The news of a cat painting “My Wife’s Lovers” a portrait of 42 cats sold at auction at Sotheby’s on November 3, 2015 for a record-breaking $862,000 is taking the Internet by storm. Whenever a news item like this goes viral, facts can blur into fiction or be exaggerated. I love digging deep to find the truth and found it trawling through old newspaper clippings from 1880s and other archives to share the truth about painting, the cats, the painter and the millionairess widow who commissioned the painting.
20 Odd but True Facts and other Tantalizing Kitty Tidbits
- “My Wife’s Lover’s ” is the world’s largest painting with cats as the topic by Carl Kahler is an oil on canvas, 70 by 101 3/4 in. completed in 1893 weighs (including the gilt frame) 227 lbs.
- The auction estimate of $200/300,000 was fair based on comparisons of similar work. Smaller works of the cats are currently available for as little as $10,000 like this one from Ist Dib
3. During the auction in New York, a bidding war quickly escalated in 2 minutes to winning bid of $ 680,000 (hammer price). The final price of 826,000 includes the buyer premium to Sotheby’s.
4. The buyer, an anonymous collector in Los Angeles is quoted as saying, “I purchased My Wife’s Lovers by Carl Kahler based on my mother’s fond memories of the image.I bought a print of it for her, and it hung in her living room until she passed away at 91. Its California history made it all the better.”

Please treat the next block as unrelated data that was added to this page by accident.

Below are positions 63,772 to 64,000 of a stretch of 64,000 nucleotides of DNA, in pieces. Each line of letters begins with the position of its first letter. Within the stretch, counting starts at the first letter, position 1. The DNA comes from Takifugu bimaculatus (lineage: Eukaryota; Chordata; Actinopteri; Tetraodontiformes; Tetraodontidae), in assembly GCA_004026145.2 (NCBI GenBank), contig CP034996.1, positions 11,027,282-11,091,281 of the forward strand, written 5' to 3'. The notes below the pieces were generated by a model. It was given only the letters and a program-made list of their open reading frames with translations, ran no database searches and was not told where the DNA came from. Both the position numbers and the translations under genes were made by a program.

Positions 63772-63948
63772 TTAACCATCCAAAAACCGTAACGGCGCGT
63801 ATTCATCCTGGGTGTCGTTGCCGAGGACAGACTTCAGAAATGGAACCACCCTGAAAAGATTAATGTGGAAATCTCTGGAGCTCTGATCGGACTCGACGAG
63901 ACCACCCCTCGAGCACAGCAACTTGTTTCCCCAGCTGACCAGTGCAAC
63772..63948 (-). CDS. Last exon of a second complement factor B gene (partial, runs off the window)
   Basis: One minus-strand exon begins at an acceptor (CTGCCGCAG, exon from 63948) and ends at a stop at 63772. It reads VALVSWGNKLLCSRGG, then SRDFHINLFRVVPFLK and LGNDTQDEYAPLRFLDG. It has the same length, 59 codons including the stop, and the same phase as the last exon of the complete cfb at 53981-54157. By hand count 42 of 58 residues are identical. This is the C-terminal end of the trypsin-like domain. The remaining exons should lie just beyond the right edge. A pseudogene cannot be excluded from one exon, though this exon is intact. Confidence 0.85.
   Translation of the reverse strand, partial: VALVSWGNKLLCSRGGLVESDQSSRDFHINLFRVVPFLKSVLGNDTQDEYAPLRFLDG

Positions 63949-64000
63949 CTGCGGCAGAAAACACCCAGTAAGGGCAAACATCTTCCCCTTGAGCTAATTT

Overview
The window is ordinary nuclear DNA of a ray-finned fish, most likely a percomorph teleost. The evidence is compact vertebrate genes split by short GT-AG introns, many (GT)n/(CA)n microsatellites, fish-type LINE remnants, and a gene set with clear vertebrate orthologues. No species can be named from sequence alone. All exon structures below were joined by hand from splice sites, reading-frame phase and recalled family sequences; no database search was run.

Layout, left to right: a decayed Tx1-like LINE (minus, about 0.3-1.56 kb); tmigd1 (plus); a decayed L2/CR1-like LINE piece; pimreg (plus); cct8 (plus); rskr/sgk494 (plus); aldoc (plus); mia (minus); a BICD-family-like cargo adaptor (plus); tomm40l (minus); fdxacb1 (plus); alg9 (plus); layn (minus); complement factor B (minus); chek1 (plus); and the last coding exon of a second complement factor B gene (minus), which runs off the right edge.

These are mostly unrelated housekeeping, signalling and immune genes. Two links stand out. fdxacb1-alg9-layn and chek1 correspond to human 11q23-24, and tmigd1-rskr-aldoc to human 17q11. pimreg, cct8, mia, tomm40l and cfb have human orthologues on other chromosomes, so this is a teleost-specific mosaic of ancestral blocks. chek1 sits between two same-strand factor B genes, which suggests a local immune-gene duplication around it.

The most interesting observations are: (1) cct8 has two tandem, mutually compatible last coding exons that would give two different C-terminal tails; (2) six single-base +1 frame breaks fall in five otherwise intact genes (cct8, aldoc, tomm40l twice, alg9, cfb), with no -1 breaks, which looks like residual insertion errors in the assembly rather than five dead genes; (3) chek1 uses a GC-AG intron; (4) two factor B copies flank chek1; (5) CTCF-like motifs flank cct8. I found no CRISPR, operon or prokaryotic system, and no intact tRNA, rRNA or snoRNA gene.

5. In 2002, another auction took place in Boston for “My Wife’s Lovers,” expected to fetch between $450,000 and $750,000 but failed to meet its reserve price. The owner, Kaja Veilleux, an auctioneer and owner of Thomaston Place Galleries in Maine and sold it privately in 2005.
6. Cat Magazine called “My Wife’s Lovers” “the world’s greatest painting of cats” in 1949.
7. The painting is a composite of numerous sketches done over time but not the three years widely quoted. The sketches began in 1891 but the completed painting was exhibited in 1893.
8. The artist, Carl Kahler, born in Linz, Austria in 1855, studied art in Italy, Paris and Munich, enjoyed early success known for portraits, nudes, interiors, equestrian and other sports events. A born adventurer with dramatic flair, he lived in Australia to great acclaim until an economic depression drove him to the New York and San Francisco. He replicated his exotic studio from Melbourne to San Francisco in 1891 where the local press called him “an erratic genius” who asked enormous prices for his art and would destroy a painting if it didn’t suit him. Kate Birdsall Johnson met with and immediately commissioned a large portrait of her 42 cats for $5,000 and numerous smaller portraits despite having no experience painting cats.
9. The philanthropist, art patron and cat lover Kate Birdsall Johnson was born in 1833 in New York and moved to San Francisco to marry Robert C. Johnson from a wealthy family who made their fortune from mining. Johnson was no crazy cat lady but ahead of her time as a cat fancier as cat clubs and shows didn’t exist until the late 1890s. The Johnsons owned several properties but their summer property, a three-story Gothic Victorian in Sonoma County is where most of the cats lived. The large estate was purchased in 1878 from the bankrupt Buena Vista winery which was revived in 1949 . The lavish mansion the Johnsons built and named “The Castle” burned to the ground in 1927. After Johnson’s death, the painting sold at auction for $500.00.